10 Tips for Responsible Travel

Exploring a new place has the power to change your life. It can also have an incredible impact on the destination you visit and the people who call that area home. As travelers, it is therefore our responsibility to adventure as sustainably as possible. By making informed decisions and conscientious choices we can lessen our personal footprint and help ensure the places we love to visit continue to thrive for generations to come. Below are 10 steps Travel Beyond staff take to feel more purposeful about our travel.

Ethical Animal Experiences

Dianna Upton (Product Manager, Southeast Asia)

Many people planning a trip to Southeast Asia are interested in seeing elephants. And rightfully so, they are amazing animals and any interaction with them proves incredibly memorable. But it is crucial to ensure that the experience is ethical—and that the animals are treated with care and respect. I therefore prioritize visits to sanctuaries, home to elephants rescued from unfortunate circumstances. Here, visitors can watch them bathe and eat, and learn from their mahouts (caretakers).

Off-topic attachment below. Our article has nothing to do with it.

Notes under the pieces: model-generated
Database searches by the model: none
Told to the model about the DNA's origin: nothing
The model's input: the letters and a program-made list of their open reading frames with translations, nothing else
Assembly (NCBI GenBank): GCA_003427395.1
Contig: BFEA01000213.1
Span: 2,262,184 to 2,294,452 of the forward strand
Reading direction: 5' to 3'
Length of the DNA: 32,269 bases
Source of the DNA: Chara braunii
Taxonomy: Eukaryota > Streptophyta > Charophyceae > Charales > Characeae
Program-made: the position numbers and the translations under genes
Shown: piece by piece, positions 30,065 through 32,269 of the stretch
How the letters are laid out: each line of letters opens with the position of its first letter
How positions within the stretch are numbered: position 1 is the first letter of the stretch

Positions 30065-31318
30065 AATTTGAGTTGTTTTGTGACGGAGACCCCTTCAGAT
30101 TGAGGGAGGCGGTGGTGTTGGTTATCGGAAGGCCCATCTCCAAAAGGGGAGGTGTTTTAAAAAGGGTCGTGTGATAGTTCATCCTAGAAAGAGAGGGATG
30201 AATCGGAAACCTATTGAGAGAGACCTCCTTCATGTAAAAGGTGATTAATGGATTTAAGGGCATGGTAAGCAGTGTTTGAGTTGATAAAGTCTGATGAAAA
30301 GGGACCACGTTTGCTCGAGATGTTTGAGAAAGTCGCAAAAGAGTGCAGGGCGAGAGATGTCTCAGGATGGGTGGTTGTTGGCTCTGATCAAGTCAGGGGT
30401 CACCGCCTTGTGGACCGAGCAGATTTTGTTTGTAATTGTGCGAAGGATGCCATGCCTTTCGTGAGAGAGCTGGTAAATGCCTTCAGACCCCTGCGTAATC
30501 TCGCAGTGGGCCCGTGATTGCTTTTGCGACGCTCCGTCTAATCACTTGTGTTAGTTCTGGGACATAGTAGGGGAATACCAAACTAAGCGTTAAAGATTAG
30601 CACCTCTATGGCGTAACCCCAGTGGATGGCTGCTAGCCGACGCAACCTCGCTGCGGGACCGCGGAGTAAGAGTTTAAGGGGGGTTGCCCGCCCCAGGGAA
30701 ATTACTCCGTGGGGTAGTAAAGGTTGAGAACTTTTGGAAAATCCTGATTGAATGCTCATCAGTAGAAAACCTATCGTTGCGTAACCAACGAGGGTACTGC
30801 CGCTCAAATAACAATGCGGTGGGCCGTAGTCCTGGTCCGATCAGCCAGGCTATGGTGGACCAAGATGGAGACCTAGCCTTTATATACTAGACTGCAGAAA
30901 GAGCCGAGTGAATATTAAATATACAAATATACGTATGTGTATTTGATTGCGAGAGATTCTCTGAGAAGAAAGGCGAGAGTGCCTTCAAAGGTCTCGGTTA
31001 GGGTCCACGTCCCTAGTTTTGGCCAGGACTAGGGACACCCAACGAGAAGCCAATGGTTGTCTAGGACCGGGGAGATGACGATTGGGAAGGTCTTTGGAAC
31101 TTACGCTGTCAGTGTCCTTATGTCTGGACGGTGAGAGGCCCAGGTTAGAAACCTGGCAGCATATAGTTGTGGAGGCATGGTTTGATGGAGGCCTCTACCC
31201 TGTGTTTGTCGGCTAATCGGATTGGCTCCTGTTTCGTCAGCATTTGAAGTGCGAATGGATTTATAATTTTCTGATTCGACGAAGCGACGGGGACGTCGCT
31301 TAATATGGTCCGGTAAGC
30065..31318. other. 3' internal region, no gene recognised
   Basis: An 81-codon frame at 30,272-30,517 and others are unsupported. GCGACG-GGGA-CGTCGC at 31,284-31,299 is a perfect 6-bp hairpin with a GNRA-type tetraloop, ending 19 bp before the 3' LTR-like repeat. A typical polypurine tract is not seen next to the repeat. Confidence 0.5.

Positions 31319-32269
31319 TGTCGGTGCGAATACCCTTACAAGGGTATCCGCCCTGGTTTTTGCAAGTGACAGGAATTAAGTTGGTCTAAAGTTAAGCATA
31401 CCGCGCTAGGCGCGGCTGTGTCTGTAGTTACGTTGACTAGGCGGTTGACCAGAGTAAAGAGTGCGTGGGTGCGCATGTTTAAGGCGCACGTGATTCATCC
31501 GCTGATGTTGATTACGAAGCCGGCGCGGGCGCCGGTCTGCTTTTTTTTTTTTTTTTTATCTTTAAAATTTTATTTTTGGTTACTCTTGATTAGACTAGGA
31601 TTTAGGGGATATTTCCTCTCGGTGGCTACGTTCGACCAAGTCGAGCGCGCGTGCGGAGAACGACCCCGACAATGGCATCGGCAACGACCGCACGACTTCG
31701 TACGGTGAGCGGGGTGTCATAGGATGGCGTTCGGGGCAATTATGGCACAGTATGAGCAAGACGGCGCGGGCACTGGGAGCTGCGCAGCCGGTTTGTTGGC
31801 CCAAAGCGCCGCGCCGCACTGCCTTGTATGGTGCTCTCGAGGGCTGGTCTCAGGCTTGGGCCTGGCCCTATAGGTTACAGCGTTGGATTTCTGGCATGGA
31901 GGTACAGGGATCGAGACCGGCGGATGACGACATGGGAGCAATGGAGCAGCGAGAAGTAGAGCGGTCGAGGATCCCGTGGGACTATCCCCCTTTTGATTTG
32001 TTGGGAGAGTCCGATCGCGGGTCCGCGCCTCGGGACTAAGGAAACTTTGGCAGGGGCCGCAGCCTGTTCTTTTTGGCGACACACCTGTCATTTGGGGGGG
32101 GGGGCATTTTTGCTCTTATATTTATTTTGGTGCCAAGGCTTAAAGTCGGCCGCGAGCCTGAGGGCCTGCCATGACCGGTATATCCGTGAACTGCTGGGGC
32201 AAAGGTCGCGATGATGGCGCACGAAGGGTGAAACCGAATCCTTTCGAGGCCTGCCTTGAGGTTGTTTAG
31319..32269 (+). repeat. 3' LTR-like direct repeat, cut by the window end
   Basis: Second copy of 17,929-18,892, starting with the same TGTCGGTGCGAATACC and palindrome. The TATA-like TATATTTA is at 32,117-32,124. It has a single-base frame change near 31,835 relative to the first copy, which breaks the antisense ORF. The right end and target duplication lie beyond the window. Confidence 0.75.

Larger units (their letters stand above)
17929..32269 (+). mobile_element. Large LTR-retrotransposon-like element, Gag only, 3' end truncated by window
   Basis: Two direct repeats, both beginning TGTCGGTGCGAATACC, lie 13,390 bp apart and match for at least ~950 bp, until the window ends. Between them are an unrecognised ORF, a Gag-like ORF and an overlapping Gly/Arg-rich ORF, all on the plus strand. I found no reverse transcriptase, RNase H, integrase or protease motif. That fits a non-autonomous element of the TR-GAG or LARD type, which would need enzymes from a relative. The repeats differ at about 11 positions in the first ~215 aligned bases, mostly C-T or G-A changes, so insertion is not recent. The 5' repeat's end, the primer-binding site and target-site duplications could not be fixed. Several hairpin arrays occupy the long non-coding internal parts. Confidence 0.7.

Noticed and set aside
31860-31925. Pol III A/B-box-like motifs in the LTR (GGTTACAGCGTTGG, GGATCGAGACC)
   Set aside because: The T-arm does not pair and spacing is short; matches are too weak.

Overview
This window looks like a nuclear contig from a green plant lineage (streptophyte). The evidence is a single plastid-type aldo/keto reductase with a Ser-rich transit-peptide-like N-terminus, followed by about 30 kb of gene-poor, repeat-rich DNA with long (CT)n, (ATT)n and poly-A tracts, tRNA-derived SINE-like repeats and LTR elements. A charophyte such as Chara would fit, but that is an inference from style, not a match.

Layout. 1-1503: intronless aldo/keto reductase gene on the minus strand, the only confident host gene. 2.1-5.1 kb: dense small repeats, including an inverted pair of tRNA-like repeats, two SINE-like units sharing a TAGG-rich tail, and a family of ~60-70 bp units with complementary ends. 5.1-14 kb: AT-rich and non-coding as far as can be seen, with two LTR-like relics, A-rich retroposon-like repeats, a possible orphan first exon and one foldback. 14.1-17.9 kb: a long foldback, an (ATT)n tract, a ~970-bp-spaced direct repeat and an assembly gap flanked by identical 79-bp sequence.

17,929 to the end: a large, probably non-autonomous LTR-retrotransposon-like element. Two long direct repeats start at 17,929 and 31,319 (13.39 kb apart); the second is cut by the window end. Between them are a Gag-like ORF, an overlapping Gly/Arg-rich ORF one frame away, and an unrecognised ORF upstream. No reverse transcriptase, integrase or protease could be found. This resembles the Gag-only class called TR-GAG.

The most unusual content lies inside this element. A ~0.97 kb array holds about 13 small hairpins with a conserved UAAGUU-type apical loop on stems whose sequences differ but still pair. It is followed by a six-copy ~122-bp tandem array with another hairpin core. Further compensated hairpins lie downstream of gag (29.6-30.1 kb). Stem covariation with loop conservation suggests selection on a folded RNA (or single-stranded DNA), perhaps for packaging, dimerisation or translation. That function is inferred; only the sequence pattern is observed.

Considerate Photography

Kayla Torgerson (Consultant)

There is nothing I love more than taking photos while traveling. They are my favorite souvenir and the best way to remember all of the magical moments throughout a trip. Since I take so many, and enjoy it so much, I make it a priority to do it as responsibly as possible. I never use my flash when photographing wildlife (even at night), since the bright light can cause them a great deal of stress. When photographing people, I always ask permission, to ensure the individual is comfortable being in a photo. I also try my best to ensure I am never encroaching too far into anyone or any animal’s territory.